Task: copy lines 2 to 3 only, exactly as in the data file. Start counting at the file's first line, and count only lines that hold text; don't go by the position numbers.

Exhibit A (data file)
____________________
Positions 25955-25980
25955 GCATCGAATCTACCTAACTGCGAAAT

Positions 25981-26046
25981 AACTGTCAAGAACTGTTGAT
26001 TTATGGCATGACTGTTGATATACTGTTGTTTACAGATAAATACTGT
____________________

25955 GCATCGAATCTACCTAACTGCGAAAT

Positions 25981-26046